One less obstacle for western businesses engaging with China. Domestic companies will soon be allowed to freely import a wide range of materials and products that previously required import licences.
Some 338 product categories are affected, ranging from steel products and plastic materials to machinery and electronics products.
From April 1, Chinese businesses no longer need to get official approval for these imports although the transactions still have to be recorded at China’s trade ministry.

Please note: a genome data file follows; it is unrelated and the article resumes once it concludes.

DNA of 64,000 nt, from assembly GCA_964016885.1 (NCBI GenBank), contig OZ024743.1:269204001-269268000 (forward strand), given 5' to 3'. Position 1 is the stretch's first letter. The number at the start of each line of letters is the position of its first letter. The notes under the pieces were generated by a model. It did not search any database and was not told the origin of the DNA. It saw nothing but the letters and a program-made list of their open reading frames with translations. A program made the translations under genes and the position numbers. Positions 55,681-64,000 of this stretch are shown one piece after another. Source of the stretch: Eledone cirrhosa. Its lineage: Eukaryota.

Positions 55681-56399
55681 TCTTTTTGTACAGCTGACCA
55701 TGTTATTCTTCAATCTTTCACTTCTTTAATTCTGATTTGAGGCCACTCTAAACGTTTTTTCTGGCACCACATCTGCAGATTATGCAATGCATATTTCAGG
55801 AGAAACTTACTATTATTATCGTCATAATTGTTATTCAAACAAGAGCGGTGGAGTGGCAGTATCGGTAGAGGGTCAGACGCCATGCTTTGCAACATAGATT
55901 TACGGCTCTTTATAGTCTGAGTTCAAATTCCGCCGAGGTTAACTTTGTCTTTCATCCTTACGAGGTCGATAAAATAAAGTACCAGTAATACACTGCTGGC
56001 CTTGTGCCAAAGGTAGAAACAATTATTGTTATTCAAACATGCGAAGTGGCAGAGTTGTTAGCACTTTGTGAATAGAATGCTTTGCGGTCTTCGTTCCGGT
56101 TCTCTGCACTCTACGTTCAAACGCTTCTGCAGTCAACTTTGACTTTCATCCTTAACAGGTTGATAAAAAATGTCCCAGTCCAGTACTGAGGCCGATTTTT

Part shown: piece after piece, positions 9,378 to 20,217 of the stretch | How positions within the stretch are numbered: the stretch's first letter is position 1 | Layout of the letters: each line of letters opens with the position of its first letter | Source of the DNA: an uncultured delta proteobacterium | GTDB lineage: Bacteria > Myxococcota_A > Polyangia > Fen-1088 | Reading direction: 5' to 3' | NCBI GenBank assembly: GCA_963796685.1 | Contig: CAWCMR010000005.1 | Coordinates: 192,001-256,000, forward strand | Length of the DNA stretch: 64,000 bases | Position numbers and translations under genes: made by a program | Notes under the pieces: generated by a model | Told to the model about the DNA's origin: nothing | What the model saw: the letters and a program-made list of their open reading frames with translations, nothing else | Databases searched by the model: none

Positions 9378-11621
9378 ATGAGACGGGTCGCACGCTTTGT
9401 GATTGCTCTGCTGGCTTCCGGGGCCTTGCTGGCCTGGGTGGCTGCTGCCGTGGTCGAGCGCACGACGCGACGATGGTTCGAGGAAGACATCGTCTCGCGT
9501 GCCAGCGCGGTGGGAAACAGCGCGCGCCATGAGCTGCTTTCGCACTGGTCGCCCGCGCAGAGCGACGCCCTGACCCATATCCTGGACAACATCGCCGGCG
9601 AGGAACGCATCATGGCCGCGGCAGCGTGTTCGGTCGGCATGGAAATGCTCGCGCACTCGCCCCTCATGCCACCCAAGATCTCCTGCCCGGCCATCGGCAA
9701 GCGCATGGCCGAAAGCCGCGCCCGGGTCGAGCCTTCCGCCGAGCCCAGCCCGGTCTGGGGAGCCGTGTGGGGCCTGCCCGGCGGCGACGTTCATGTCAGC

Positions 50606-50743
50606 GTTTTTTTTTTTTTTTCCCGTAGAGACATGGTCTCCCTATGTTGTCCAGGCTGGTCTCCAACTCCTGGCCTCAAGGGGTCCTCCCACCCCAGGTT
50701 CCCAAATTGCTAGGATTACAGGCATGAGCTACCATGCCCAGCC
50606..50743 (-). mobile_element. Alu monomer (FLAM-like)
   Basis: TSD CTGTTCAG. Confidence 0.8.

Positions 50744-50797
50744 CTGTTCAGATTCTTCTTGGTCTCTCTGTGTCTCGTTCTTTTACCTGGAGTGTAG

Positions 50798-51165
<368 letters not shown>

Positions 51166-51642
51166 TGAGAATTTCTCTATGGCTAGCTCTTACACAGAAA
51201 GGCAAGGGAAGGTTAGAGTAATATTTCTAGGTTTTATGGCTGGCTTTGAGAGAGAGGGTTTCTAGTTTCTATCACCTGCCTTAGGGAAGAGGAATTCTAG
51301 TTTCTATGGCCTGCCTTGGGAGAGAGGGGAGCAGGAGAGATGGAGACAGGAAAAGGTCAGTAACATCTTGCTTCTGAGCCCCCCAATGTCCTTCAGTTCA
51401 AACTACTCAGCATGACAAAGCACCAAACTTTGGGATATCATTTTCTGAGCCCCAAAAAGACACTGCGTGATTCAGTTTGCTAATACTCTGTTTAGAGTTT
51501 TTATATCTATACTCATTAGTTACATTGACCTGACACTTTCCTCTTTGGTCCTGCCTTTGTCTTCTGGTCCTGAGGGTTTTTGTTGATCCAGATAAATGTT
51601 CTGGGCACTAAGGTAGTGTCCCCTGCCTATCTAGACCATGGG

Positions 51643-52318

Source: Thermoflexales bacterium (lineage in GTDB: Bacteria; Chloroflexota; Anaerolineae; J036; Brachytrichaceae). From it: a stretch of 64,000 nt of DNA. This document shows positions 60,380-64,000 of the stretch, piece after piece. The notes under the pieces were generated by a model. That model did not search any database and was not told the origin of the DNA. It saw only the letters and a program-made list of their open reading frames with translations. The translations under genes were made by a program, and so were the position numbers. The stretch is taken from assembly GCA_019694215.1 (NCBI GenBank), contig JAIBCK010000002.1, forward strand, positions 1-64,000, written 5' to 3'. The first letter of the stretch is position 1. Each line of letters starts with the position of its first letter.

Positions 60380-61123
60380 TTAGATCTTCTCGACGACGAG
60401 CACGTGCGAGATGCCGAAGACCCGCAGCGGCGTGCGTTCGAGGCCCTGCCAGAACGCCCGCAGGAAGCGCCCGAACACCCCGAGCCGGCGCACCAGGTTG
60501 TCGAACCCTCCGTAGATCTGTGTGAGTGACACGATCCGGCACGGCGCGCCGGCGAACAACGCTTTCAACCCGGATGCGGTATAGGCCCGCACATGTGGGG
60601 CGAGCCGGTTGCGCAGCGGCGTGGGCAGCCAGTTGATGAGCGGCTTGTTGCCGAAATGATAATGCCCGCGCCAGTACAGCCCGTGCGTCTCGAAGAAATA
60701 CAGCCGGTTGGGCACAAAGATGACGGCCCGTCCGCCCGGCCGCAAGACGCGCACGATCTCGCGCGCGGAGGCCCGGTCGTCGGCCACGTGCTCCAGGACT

No prizes for guessing that the reason for introducing this liberalisation is China’s huge trade surplus and the howls of protest it draws from China’s principal trading partners, such as the EU and US.
To prevent the trade surplus from widening further, the government has taken measures to encourage imports and restructure exports. But so far with no apparent success. Surging exports caused China’s trade
surplus to reach a record $177bn last year and there has been little sign of a slowdown in the the first two months of this year.
Last year, the US reported a record $232bn trade deficit with China.
China’s gap with the US bigger than its global surplus because it runs deficits with other countries. More on the trade surplus in this AP story.